These developments alone testify to the relevance of a revised edition, and this makes for a larger and more comprehensive collection with co-author Maja I. Whitaker. New material is subtly integrated into the book, which is structured into chapters each discussing the diverse bodies with which anatomists engage (dead, dissected, abused, plastinated, transplanted, indigenous, developing, thinking, modified). The early chapters build on the historical narrative of anatomy and incorporate a discussion of contemporary scandals, ensuring that the burking controversies in the UK are no longer the only reference point when making ethical assessments about troubling practices; that is, we are also firmly located in the 21st century. The range of practices that demand such assessments leads steadily to Chapter 3 and its focus on 'The Abused Body', which takes account of research and experimentation on clinically dead bodies, and also delves into histories of experimentation in the Nazi era with their contemporary implications. This is an interesting chapter that details aspects of medical and scientific research of relevance to broader disciplines such as criminology.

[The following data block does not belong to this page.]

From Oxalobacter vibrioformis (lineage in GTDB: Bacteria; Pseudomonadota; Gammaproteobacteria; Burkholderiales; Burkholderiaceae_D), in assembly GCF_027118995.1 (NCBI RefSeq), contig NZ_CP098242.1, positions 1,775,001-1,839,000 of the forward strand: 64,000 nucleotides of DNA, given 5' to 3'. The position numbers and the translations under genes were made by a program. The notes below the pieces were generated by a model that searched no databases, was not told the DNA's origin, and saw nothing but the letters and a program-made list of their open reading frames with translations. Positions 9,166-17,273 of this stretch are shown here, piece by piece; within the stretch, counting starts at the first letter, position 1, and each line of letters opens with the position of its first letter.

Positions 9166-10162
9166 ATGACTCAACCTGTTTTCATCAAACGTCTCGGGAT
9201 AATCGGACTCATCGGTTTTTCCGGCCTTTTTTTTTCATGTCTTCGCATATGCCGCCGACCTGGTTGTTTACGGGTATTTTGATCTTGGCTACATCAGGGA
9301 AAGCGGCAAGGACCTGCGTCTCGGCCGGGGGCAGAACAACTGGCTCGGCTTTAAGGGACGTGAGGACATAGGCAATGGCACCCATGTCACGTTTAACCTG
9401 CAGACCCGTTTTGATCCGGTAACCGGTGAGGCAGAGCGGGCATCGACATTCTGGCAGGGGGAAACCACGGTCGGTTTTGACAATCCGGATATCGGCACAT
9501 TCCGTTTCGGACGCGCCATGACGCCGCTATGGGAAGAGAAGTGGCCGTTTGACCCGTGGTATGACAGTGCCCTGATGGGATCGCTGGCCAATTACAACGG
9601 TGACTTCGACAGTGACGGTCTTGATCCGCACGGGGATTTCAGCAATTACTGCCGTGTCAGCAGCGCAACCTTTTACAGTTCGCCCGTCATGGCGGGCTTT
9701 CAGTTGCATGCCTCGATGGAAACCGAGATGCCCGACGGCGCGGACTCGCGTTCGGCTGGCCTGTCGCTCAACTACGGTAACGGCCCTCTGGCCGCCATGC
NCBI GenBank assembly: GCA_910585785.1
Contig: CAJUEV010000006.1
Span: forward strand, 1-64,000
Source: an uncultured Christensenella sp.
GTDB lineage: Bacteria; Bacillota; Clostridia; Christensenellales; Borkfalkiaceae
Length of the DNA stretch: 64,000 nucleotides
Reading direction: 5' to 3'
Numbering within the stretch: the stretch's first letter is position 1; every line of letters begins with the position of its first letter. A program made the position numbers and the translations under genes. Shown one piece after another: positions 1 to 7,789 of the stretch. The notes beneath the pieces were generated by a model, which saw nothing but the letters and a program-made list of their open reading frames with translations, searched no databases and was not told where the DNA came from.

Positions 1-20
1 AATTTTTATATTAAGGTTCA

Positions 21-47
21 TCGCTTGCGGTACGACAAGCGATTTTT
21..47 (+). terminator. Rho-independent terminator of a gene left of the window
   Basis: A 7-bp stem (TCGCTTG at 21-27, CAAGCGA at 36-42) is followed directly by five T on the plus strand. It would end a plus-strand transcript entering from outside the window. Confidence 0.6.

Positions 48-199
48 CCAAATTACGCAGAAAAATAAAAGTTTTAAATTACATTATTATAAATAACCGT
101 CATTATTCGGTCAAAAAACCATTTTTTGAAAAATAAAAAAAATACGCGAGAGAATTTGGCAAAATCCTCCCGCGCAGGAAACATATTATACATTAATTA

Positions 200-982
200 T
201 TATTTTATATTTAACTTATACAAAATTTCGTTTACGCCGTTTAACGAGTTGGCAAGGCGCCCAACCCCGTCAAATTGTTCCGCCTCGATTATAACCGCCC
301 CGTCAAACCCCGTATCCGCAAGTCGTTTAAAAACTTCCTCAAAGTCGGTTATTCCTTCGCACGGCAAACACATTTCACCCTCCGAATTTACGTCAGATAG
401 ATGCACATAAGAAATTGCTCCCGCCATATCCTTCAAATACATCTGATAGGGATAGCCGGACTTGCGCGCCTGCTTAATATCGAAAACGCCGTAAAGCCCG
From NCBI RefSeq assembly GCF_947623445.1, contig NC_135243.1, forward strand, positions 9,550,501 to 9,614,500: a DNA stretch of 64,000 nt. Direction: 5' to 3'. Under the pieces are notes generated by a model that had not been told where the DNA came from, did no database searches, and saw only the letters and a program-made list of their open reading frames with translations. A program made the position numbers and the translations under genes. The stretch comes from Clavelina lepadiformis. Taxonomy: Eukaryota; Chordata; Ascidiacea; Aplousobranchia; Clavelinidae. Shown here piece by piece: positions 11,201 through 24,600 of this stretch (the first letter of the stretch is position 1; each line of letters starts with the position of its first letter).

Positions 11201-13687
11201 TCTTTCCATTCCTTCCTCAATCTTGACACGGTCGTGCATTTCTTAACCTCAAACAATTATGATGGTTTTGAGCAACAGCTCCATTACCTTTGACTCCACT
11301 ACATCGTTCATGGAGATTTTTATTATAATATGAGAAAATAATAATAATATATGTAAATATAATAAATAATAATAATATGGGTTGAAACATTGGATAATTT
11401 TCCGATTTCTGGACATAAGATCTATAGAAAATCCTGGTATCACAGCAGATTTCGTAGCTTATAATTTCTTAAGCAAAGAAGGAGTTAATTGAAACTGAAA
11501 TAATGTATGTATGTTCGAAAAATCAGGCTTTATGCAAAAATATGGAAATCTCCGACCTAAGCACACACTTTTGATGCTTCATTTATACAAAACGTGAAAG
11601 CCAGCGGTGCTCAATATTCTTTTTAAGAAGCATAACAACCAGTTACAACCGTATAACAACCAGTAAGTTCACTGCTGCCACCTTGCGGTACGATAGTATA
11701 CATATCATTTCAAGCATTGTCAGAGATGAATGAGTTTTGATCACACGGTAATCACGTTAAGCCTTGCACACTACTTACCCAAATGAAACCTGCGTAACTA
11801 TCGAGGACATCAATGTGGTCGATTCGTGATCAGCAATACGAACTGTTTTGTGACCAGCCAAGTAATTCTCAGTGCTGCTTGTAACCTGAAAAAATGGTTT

Around the same time that contemporary scandals were erupting around organ and tissue retention in the late twentieth and early twenty first centuries, concurrent developments have allowed a different public face of dissection and medicine to emerge. One key example discussed in the book is the work of Gunther von Hagens. Not without its controversy, the plastination work of von Hagens and his 'Body Worlds' exhibition requires attention; he is part of a lineage of anatomists who conjoin art and anatomy and he moves the anatomical specimen out of medical education contexts to an interested public. This chapter explores issues which have vexed 'Body Worlds' and which echo throughout much of the book - questions of voluntary donation, informed consent and how we treat bodies - and ultimately highlights the 'multidimensional nature' of the exhibition which witnesses the presentation of dead bodies outside strict medical-scientific frameworks (2009:105). In this way the book extends its analysis beyond clinical fields, recognising the important and expanding social territory of the body at the interface of medicine and biology, and as such is of broad disciplinary value.